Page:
Jim Daly joined the Focus on the Family staff over 20 years ago, initially in the ministry’s public affairs division. Since that time, he has worked extensively in the formation and development of the international outreach of the ministry serving as field director of Asia, Africa, and Australia. Serving in additional roles within marketing and public affairs, Daly continually accepted greater roles of responsibility until his most recent appointment in February 2005 as president and CEO of this internationally recognized family-centered ministry. He is the author of Finding Home: An Imperfect Path to Faith and Family, a deeply personal memoir. He resides in Colorado Springs with his wife, Jean, and two sons.

Visit the author's website.

Product Details:

List Price: $14.99
Paperback: 240 pages
Publisher: David C. Cook; New edition (September 1, 2010)
Language: English
ISBN-10: 143476446X
ISBN-13: 978-1434764461


When I Am Weak

This isn’t how it works in the movies.

On a chilly Sunday morning in December, David Works and his family—his wife, Marie, and daughters Stephanie, Laurie, Rachel, and Grace—finish worshipping at New Life Church in Colorado Springs. As usual, they stay after the service to enjoy conversation with friends. On their way to the exit, David announces that lunch will be at a nearby hamburger restaurant called Good Times. The members of the Works family pull their coats tighter and step into a brisk breeze, shuffling carefully across patches of snow in the parking lot.

As the family approaches its white Toyota Sienna van, Laurie heads for the left-side sliding door.

“No, no—you have to sit in the back on the other side,” Rachel says.

It is a Works family tradition that everyone keeps the same seat for both parts of a trip. Laurie rode to church in the rear right seat of the van, and Rachel intends to continue the custom.

“Okay, okay,” Laurie says.

She walks around the back of the van, enters through the right side sliding door, and takes her place in the back seat. Rachel, behind Laurie, pauses in front of the open right-side door to look for something in her purse.

That is when it starts.

David, sitting in the front passenger seat and in the process of buckling his seat belt, hears a sharp metallic sound. What was that? He lets go of the seat belt and swivels his head to the right, surveying the parking lot. To his shock, a young man dressed in black stands just twenty yards away. He’s pointing a large assault rifle at the Toyota.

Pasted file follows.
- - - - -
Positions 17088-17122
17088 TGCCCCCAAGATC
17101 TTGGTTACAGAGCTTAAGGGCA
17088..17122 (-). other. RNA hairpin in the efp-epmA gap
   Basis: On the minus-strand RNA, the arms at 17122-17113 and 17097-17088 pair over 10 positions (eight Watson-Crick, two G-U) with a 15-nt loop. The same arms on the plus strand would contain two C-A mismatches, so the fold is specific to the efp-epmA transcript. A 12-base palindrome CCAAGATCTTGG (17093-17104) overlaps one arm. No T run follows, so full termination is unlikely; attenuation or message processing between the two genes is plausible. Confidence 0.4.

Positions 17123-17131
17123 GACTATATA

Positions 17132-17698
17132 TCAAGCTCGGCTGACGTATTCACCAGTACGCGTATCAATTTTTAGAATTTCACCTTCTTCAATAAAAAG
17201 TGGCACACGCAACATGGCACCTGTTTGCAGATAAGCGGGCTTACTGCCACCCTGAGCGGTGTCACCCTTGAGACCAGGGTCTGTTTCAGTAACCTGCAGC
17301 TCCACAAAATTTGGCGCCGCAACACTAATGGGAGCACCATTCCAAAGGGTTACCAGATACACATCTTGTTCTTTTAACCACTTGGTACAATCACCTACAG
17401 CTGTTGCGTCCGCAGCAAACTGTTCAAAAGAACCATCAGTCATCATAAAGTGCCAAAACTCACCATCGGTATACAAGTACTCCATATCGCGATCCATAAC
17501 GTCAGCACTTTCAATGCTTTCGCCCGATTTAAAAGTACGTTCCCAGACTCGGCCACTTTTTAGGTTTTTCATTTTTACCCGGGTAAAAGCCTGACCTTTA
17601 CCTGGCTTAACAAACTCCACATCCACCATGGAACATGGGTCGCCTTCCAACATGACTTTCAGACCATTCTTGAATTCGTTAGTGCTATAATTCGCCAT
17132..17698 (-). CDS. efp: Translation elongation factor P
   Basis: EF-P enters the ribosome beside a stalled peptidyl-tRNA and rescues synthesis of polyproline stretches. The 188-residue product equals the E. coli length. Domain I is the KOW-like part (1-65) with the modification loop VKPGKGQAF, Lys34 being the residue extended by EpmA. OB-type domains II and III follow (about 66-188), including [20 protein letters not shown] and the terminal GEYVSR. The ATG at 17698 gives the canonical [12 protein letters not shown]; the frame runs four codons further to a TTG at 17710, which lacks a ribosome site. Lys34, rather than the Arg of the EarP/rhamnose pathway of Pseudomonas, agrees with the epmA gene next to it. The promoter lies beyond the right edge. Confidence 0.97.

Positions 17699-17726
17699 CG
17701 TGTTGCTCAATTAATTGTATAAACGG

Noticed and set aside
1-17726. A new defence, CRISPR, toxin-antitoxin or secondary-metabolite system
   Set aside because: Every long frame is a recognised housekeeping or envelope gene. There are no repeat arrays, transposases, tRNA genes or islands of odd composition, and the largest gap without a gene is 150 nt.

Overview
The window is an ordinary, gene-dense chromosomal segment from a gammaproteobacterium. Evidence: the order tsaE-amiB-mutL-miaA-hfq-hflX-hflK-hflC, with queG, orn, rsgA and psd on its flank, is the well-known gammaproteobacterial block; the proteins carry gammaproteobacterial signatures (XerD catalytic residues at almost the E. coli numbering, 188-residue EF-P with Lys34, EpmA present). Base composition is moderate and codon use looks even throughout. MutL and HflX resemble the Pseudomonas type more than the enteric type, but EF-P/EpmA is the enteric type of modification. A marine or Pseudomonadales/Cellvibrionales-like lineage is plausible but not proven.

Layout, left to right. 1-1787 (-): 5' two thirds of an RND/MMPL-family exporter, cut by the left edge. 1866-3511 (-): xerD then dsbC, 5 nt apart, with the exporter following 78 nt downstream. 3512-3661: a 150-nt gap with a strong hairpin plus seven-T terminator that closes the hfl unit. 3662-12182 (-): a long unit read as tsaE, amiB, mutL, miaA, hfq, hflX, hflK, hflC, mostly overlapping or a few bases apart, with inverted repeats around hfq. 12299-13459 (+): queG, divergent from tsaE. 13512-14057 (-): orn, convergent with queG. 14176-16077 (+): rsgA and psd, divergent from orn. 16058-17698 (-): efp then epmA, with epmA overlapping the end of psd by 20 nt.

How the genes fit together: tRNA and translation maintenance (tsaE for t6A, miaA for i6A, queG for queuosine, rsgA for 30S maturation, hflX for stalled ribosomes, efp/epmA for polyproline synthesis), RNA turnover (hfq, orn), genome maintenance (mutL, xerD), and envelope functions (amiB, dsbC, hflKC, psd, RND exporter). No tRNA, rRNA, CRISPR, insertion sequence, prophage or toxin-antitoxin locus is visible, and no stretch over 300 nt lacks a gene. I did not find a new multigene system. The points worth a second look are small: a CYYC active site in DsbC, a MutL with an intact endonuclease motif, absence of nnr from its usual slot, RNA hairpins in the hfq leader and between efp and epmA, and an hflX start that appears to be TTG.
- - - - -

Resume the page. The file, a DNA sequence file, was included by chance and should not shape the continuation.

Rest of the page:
What in the world?

Another shot rings out.

“Get down! Get down! There’s a shooter out there! He’s shooting at us!” David screams. He curls up in the van’s footwell, trying to get as low as possible. He hears the sound of more gunshots mixed with his family’s screams. The sound of the shots changes; David understands the shooter is on the move.

Wait a minute—where is Rachel?

She’d been just outside the van when the shooting started. David twists to look behind him. His sixteen-year-old daughter is still standing next to the Toyota, a dazed look on her face. Her burnt-orange T-shirt has a hole in it at the level of her lower-right rib cage.

“Rachel!” David cries.

“I think I’ve been shot,” Rachel says. Suddenly, she collapses, falling backward onto the blacktop.

David jerks his door handle and jumps out. The instant his feet hit the ground, another volley of bullets whizz past his head. He turns; the gunman is no more than ten yards away, rifle pointed directly at him. Before he can move, David feels pain on his right side, just above his waist. He too falls to the pavement. The shots continue.

“Gracie, get down and play dead! He’s still here!” David orders. His youngest daughter, eleven years old, had been moving from the backseat to help her sister.

The firing stops momentarily, then resumes, but the sound is more distant and muffled. David realizes the gunman has gone into the church.

David has been shot in the abdomen and groin. He stretches his arm in Rachel’s direction, willing his body to move. His daughter needs her father—her protector—yet David can’t even crawl. Through tears, he says, “I’m so sorry, honey. I can’t reach you.”

“That’s okay, Daddy,” Rachel whispers.1

On this horrifying, heartwrenching day, David Works would give anything to turn into a Hollywood action hero. If this were a movie, he would be Superman, leaping in front of his daughter and watching bullets bounce harmlessly off his chest. With his super strength, he would pick up the van and fly his family to safety, then return to catch the bad guy before he could hurt anyone else.

But this isn’t a movie.

David Works has no super strength. He is lying in a church parking lot, weak, helpless, and bleeding, and watching the life ebb from his beloved daughter.

Panic Attacks

Let’s leave this traumatic scene for the moment and visit the mother of a different family. Lori Mangrum is a pastor’s wife. She and her husband, John, have two children. But Lori isn’t thinking about her family right now. She’s slumped in a chair at home. The curtains are

drawn. For months, she hasn’t slept or eaten well.

Lori grew up in a Christian home and learned to smile and appear joyful no matter what was going on around her. Like any family, she and her parents and siblings had their share of troubles, but Lori didn’t want to burden her parents with her own fears and worries. She became the “sunshine” for her family, always working to cheer up others but rarely addressing her own emotional needs.